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Yes means yes, No means no, and Fantasy means Maybe: the issue of consent in fiction and fantasy
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Written by Amanda Gannon   
Tuesday, 20 September 2011 02:44

Warning for not-very-in-depth discussion of rape fantasies.

Disclaimer: Just in case I have to say this, real-life rape is wrong.  Period.  Rape fantasies and ravishment fantasies are incredibly common, and there is nothing wrong with having them.

I have been asked many times to explain the difference between a ravishment fantasy and a rape fantasy, or a ravishment scene and a rape scene in erotic fiction.  I think it's an issue worth addressing.

Ravishment is a staple of romance and erotica, and this is never more true than in kinky erotica.  Fiction is a safe way to play with desires that would get someone hurt – or justifiably arrested – if they actually tried to go there.  Fiction is a first-class ticket around taboos, around moral objections, around the ugly reality of the world we live in.  Fiction allows us to fantasize safely, and it's important to be able to do that.

But why do we find some fictional ravishment sexy and fun while other fictional ravishment strikes us as upsetting and icky?  And why is one person's sexy, fun ravishment another person's hard limit?

Fluid Dynamics
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Written by Paul   
Thursday, 15 September 2011 01:12

When writing sex, one has to actually be concerned with technical details that never come up in mainstream fiction.  I have said this sort of thing before, but today I want to discuss the specifics of bodily fluids and where they go, when you mention them, and what you do with them once they are out there.

Sex is messy, and a lot of eyes-averting and overlooking of this detail goes into most mainstream writing, not to mention film.  I mean, most movies won't even show any thrusting, let alone anything dripping, spurting, or gushing.  Writing is often as bad, with metaphors crashing into one another so turgidly and figuratively that someone unfamiliar with sex would be hard-pressed to figure out exactly what is going on.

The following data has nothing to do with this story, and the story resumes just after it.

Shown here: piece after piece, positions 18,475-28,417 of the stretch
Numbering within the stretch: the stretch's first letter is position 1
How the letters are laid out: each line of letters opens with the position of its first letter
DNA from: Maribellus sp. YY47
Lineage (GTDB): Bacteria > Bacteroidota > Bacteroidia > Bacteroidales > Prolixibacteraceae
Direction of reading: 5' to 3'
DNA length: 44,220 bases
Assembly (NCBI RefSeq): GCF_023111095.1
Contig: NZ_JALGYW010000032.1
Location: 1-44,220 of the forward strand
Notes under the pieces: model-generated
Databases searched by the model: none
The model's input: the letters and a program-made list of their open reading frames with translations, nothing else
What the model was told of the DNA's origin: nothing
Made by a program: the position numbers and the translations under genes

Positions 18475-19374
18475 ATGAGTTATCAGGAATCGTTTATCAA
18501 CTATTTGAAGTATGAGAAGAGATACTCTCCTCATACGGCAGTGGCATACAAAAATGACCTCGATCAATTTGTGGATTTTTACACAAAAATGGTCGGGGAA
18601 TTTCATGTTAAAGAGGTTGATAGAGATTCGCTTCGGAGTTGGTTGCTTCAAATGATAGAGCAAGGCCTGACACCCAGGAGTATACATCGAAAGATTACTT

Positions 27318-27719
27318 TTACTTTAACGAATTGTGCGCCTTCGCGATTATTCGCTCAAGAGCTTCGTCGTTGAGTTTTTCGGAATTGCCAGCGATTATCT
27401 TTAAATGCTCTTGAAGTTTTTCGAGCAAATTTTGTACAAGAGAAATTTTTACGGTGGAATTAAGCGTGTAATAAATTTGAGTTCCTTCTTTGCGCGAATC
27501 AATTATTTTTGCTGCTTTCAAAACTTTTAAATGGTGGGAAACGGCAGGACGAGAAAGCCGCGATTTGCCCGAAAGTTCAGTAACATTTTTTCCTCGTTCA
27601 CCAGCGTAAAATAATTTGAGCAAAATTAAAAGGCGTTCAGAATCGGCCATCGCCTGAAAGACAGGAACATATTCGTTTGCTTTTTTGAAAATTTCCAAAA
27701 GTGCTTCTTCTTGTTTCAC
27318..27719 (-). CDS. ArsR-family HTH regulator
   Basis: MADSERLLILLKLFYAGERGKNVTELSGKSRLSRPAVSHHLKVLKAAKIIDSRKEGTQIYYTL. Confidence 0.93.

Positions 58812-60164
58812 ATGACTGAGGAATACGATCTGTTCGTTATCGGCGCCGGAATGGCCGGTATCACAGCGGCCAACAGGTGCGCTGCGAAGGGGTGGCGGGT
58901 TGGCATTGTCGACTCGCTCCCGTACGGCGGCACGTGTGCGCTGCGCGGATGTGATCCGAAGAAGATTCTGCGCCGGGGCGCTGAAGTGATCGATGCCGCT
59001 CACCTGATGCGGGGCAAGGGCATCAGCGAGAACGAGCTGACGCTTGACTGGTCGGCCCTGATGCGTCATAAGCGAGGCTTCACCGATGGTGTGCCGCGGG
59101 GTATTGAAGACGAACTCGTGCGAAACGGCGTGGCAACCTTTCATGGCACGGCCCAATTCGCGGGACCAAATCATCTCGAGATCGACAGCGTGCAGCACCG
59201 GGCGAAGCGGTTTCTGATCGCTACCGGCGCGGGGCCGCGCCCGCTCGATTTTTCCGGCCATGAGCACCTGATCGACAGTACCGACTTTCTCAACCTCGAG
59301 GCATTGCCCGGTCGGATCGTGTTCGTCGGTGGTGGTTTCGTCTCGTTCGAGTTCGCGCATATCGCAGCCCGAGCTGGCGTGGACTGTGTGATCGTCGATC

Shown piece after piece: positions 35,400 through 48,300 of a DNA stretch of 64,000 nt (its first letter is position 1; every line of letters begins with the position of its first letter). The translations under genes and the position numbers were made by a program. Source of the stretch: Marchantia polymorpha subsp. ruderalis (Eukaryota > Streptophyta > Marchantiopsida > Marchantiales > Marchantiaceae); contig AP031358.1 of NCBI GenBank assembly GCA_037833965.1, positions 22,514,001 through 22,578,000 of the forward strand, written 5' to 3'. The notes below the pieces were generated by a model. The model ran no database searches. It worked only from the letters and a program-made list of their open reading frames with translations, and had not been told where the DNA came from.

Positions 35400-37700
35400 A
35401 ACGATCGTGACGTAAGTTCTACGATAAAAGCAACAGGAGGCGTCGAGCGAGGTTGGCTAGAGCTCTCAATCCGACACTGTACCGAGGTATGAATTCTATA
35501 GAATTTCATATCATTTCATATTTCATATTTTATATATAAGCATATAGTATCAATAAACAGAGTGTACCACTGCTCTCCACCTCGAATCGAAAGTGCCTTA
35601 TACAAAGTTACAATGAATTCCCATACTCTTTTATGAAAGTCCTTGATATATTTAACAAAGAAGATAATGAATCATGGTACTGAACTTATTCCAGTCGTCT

This has led, I think, to the general sanitizing of sex in the popular imagination.  I remember when I first had sex that I was struck by how gooey it all was - something that all the Penthouse Forum letters on earth had not really prepared me for.  Most of the sex we read and see has been rendered pretty clean, leaving the very mention of fluids to the provenance of pornography - and even the sex in written porn can seem far too tidied-up.

People are mostly water, and we drip, drool, secrete, and leak with alarming regularity.  Thing is, when you are writing porn you are suddenly free - nay required - to include these details, and as usual other literary models are useless.  Shakespeare himself never included any references to "The spvrtynge of yon bodkin o'er the fraughten bosoms", so you are kind of on your own.

Does it get you hot?
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Written by Amanda Gannon   
Monday, 12 September 2011 23:00
One of the questions I get asked occasionally is "Does writing erotica/porn arouse you?"

We're a two-horse team here, and I can only speak for myself, but for me the answer is a resounding "Sometimes."

Exciting, huh?

It isn't a stupid question, it's just a very obvious one.  And sort of personal.  Also, quite compelling.  Even I have been known to ask it.  But I'm never sure what people expect or want to hear when they ask me this.

I think some folks want to imbue the career of erotica/porn writer with a kind of glamour that it simply does not have.  Others may just like to think about happy pornographers putting in a hard day's work, and then masturbating furiously or running straight for the nearest sex partner.  I really don't know.  Some writers may very well do this, which would certainly be cool for them, but I personally don't.

Writing a sex scene is just as much work as writing any other kind of scene. If things are going well, it's a high that transcends horniness; I may very well be aroused but am so busy managing voice and psychic distance and viewpoint and blocking and detail that I don't have time to really think about the arousal or experience it in any conscious way, and if things are going poorly, I'm usually too busy banging my head into a brick wall to even think about getting off.

There are exceptions to this, of course, and I treasure those exceptions, but for the most part, the writing itself doesn't get me excited.  I have to put the scene aside for a while and come back to it once it's cooled off, and that is when I read it over and decide it flips my switch and I give it the final stamp of approval, or decide that it needs more work and I start cutting it apart and sticking it back together.  Again.

Either way, porn that I write almost never has the same effect on me as porn that other people write.

There have been exceptions.

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